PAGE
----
Sermon of the Mount Preparation
This past Sunday School we continued in our study of the Life of Christ. We reviewed what we wrote two weeks back, in our EBlast, as well as what we had discussed in our previous Sunday School. We then went one step further. This was all designed to have our minds in the proper context for the next event in our study of the Life of Christ. The next event is found in Matthew chapters 5-7 and Luke 6:20-49. We call this event “The Sermon on the Mount”.
Before we begin our study there, I would like to review our context (as we did in Sunday School) and add just a bit more. Our context is that the people of Israel had been prepared for the coming of the Messiah. The Old Testament is filled with prophesies of His coming. The people were looking for Him. Another point of context is that the Sanhedrin were the leaders of the people. The Sanhedrin was very a focused on keeping the Mishnah and less tuned into the Torah. As a result, while Jesus was walking on Earth, He conflicted with the Sanhedrin over these two different rules of Law. Also, the Sanhedrin expected the Messiah to keep to Mishnah. Jesus was not overly concerned about doing that. He was fully committed to keeping the Torah. In so doing, He could fulfill the Torah (Matthew 5:17). The fact that Jesus actually broke some Mishnaic laws, is one reason why the Sanhedrin struggled in believing that Jesus could be the Messiah.
That was all review. One more point, which we learned in this Sunday School: The Sanhedrin believed that when the Messiah comes, He will establish His kingdom on Earth. They believed that all Jews had a place in this Kingdom. All you needed was to be Jewish. Jesus told Nicodemus (the Pharisee) that entrance into the Messianic Kingdom (Jesus’ Kingdom) was based on being born again. That was very different. The Sanhedrin also believed that the more righteous a person is on Earth, the greater responsibility he will have in the Messianic Kingdom. The Sanhedrin idea of righteousness revolved around the external conformity to the laws of the Mishnah. As we will see in our study of the Sermon on the Mount, Jesus’ idea of righteousness was both the external and internal adherence to the Law of Moses, not the mere external conformity to the Mishnah. Therein is the essence of the Sermon on the Mount.
By the way, “Sermon on the Mount” is not a Biblical title for this event. There is nothing wrong in calling it that, but I want us to be as clear as possible in our understanding of Scripture. Let us first mention what the Sermon on the Mount is not. In some circles, the teaching is that if we just live up to the standard of the Sermon on the Mount, we will be saved. If that were the case, then salvation would be based in doing the works of this teaching. Salvation is never of works. Therefore, this is not what this Sermon is teaching. Also, based on Matthew 5:19, this teaching cannot be the lifestyle for the church. Otherwise we would be required to keep all of the 613 commandments contained in the Law of Moses. As the Church, we are not required to do that.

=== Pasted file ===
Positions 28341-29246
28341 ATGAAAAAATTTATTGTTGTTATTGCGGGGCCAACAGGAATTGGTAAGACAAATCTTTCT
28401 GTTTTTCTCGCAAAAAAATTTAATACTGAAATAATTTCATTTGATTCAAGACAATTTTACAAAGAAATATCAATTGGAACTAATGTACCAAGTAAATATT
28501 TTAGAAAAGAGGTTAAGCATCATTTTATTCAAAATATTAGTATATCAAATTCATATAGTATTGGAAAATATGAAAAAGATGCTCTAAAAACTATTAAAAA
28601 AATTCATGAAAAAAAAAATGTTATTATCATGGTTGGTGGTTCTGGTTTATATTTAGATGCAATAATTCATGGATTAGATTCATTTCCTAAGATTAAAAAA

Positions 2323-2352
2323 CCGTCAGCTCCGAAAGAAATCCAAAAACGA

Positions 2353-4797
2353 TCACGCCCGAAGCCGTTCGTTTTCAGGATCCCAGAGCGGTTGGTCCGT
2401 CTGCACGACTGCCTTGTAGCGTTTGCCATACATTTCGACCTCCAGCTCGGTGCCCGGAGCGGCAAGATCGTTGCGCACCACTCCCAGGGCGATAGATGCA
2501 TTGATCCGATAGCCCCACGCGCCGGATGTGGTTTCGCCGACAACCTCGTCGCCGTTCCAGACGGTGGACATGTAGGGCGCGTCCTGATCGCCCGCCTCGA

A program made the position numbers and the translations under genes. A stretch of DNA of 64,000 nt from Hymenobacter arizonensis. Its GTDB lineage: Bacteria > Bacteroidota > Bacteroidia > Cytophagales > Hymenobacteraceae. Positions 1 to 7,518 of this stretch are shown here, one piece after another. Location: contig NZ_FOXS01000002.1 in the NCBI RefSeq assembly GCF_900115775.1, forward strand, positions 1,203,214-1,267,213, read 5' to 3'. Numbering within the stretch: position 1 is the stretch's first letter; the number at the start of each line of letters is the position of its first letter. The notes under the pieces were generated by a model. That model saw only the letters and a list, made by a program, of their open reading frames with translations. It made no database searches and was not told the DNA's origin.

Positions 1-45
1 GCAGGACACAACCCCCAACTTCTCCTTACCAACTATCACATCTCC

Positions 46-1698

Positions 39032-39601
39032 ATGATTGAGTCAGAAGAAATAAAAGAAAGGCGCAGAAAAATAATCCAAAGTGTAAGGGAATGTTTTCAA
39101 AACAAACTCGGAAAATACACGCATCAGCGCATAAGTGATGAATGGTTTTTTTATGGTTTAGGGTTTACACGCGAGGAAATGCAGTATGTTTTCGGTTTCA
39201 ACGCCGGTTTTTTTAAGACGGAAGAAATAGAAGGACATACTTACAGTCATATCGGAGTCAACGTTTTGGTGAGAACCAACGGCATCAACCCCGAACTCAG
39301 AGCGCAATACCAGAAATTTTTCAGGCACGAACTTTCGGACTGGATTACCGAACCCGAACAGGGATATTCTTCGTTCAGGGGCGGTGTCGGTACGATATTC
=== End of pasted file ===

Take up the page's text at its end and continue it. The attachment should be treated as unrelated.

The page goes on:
What the Sermon on the Mount is, is Jesus’ explanation of the true righteousness of the Law of Moses contrasted with the Sanhedrin’s interpretation of the righteousness required in the Mishnah. Note Matthew 5:20. Jesus said “unless your righteousness surpasses that of the scribes and Pharisees, you shall not enter the Kingdom of Heaven”. As I stated earlier, the Sanhedrin was convinced that entrance into the Kingdom was based on being Jewish. Jesus has told the people that entrance into His Kingdom is based on being born again. Here in this Sermon, Jesus is not so much explaining entrance into the Kingdom, He is contrasting the two definitions of righteousness. Jesus is explaining what the true righteousness of the Law of Moses is as contrasted with the Pharisaic idea of righteousness. Again, the Mosaic Law has both an internal and external component. The Mishnah has just an external conformity.
One final thought before we enter the Sermon on the Mount is that Jesus was now being followed by large crowds both from amongst the Jews and Gentiles. Many see Jesus as the promised Messiah and many others are wondering if He is that promised One. This includes the Sanhedrin.
On to the Sermon: In this EBlast we will just begin. In Sunday School we will look at what is called “The Beatitudes”.
According to Luke :/17-19, this event is one of the first to take place after Jesus has called His Apostles. There is a big crowd of Jews and Gentiles gathered. In Matthew 5:1, Jesus saw the crowd and walked up the hill. Today in Israel, this hill is identified as being on the south side of the Sea of Galilee and beautifully overlooking the Sea.
Notice that Jesus sat down. In Israel, in those days, when a Rabbi sat down in a setting like that one, he was about to teach. This is why Matthew explains that after Jesus sat down, the crowd came to Him. Sure enough, in verse 2, Jesus began to teach them. And wow, what a teaching will now follow.